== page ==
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Friday, July 26, 2024

RevGov redux

"We need to see proof ‘beyond reasonable doubt’ before we suspend our Constitution."

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Last week, social media came alive with reports of, yet again, another initiative to install a revolutionary government under Duterte’s aegis. The initiative was originated by a Duterte support group called MRRD-NECC, whose sole visible representative to date is Makati-based politician Bobby Brillante.

Disclaimers came swiftly from the head honchos of the security establishment without whose support any RevGov initiative would fall apart. PNP chief Gen Archie Gamboa first admitted that he was invited to attend the group’s initial gathering, then quickly followed up with an unequivocal disclaimer of any PNP support for it.

Defense Secretary Delfin Lorenzana likewise dismissed outright the idea of any military support for the RevGovers. Not heard from yet as of this writing is the AFP chief of staff Gen Gilbert Gapay, although we find it difficult to believe that at this point he’d break ranks with the rest of the top brass.

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So what in tarnation is going on? Who or what is really behind this weird turn of events? Any educated guess must start by taking the group seriously—whether deserved or not—on the claims they made in their initial media salvo last Saturday.

The group’s key premise is that Duterte is currently deprived of the “necessary powers” he needs in order to fulfill his campaign promises, in particular the enactment of a new Constitution under a federal and parliamentary system. Thus, RevGov is claimed to be “absolutely necessary,” our “last and only recourse.”

The problem with this assertion is that Duterte has certainly not lost any of the vast powers he acquired upon taking office in 2016. If anything, he has wielded them to such extraordinary effect that the more squeamish, especially abroad, have taken to describing him as “authoritarian.”

After appointing most of the Supreme Court’s current members, he has not lost any of his major battles there, up to and including the deserved departure of former CJ Sereno. And in the House, the operation of traditional politics has built him a super-majority that most recently put out of business the country’s biggest—and stridently oppositionist—broadcast network, and today is delivering all the new legislation he needs to fight the virus and revive the economy.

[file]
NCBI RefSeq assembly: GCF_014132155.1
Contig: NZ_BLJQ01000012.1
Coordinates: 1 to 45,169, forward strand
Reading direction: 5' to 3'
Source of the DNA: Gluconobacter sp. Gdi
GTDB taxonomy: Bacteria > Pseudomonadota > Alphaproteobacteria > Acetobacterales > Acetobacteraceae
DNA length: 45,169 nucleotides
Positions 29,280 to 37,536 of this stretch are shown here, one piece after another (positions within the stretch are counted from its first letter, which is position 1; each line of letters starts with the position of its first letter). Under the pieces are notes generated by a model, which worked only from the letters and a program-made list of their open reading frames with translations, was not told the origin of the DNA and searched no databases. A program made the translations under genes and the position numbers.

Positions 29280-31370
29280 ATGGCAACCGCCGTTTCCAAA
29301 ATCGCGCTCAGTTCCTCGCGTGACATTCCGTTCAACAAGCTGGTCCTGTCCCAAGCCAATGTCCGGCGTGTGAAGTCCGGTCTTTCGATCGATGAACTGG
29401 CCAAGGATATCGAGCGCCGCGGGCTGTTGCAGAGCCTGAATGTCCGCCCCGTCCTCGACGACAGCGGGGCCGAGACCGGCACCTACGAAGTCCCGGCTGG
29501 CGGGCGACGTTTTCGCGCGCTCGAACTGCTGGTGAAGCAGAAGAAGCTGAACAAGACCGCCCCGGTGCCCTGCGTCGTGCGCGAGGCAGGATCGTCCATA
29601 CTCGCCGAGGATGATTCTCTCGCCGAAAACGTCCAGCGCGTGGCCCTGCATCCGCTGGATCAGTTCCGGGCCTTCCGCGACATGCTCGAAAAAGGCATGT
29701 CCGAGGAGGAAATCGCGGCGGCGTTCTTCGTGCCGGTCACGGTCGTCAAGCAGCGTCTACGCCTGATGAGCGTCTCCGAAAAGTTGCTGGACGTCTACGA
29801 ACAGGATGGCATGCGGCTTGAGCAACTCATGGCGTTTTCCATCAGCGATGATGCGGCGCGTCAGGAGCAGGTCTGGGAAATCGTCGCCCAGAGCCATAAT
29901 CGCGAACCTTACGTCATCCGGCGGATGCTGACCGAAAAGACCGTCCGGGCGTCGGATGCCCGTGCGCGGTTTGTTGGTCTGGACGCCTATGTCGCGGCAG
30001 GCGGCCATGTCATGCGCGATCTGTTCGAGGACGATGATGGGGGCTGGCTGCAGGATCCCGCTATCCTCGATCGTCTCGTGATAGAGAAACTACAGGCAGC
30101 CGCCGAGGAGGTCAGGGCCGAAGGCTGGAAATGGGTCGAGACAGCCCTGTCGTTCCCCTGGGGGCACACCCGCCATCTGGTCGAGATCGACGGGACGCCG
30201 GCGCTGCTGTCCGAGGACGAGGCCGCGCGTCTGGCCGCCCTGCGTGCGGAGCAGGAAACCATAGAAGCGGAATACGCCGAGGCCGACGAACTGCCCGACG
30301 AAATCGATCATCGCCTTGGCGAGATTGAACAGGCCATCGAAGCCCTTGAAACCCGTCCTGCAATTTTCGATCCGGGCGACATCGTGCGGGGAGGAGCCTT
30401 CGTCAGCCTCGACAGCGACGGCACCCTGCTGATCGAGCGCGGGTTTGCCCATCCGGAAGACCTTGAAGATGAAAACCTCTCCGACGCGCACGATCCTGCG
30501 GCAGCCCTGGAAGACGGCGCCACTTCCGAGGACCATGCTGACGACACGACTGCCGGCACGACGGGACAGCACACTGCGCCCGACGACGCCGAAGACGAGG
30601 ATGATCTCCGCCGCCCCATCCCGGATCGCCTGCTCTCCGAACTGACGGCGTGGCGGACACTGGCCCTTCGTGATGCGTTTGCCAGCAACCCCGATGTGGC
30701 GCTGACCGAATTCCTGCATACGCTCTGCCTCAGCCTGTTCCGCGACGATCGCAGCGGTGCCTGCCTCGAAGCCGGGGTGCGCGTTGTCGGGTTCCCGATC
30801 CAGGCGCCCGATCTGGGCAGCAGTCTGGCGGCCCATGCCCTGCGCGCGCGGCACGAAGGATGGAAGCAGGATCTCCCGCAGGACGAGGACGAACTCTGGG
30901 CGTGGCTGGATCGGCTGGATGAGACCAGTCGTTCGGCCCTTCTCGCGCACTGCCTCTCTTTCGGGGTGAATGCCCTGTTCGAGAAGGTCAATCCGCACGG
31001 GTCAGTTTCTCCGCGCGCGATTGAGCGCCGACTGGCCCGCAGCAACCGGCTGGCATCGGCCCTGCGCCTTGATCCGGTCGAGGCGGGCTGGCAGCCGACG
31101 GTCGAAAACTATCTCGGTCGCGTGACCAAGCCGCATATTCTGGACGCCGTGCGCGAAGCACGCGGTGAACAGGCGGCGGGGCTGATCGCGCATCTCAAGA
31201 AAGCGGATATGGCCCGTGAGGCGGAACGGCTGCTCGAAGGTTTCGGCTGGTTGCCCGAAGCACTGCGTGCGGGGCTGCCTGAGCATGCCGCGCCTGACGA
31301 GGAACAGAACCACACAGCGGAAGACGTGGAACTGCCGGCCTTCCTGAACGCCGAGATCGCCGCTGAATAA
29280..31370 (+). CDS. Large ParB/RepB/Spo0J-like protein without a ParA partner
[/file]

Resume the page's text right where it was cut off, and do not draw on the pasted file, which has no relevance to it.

Duterte’s acid test of “not a whiff of corruption” has repeatedly been breached in so many places—from Customs to BIR to the Muntinlupa prison, and now PhilHealth. But people aren’t being fired as quickly as the public would like. Within the Executive—if not other branches of government–there shouldn’t be anyone powerful enough to keep Duterte from keeping his promises.

As for a new Constitution, that job has been finished by the inter-agency task force he created two years ago in order to improve upon the “Bayanihan Constitution” drafted by the consultative committee he too had appointed earlier. The IATF version was already submitted to the Cabinet late last year. What happens to it next is up to—again—the President. He may have the best of reasons for sitting on it, but for sure, nobody is forcing him to sit on it.

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Going now to the policy prescriptions of the RevGovers, we find what is, at best, a haphazard collection of back-of-the-envelope propositions that are stitched together neither by basic economics nor political common sense.

A few of them I can agree with. Strengthening the regional development councils (RDCs) is not only a good way to rationalize the rebuilding of our health infrastructure, but also a good interim step towards federalism. And who can argue with a motherhood statement like “eliminating the ills of society”?

But on the economic side, there’s just too many unstudied platitudes. “Promoting equal opportunities for all”: How do you do that? Creating a commission to take over the country’s “hidden wealth” – what does that even mean? Nationalizing basic utility services: How quickly the RevGovers forget the dark years of inefficient service under government monopolies like NAWASA/MWSS and NAPOCOR, or private monopolies like PLDT.

If we’re being asked to suspend something as important as the Constitution, we need to see proof “beyond reasonable doubt” that justifies such a drastic step. Not to mention a roadmap for rehabilitation that will make the risks worth taking.

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In today’s Gospel (Mt 23: 23-26), Jesus admonishes the “blind Pharisees” of His day to “cleanse first the inside of the cup, so that the outside also may be clean.”

These are words worth remembering by those who would suspend our Constitution. Do not neglect to cleanse yourselves first, your own minds and characters. And as you go about that, be humble enough to doubt that you will ever be able, by yourselves, to do so.

Readers can write me at gbolivar1952@yahoo.com.

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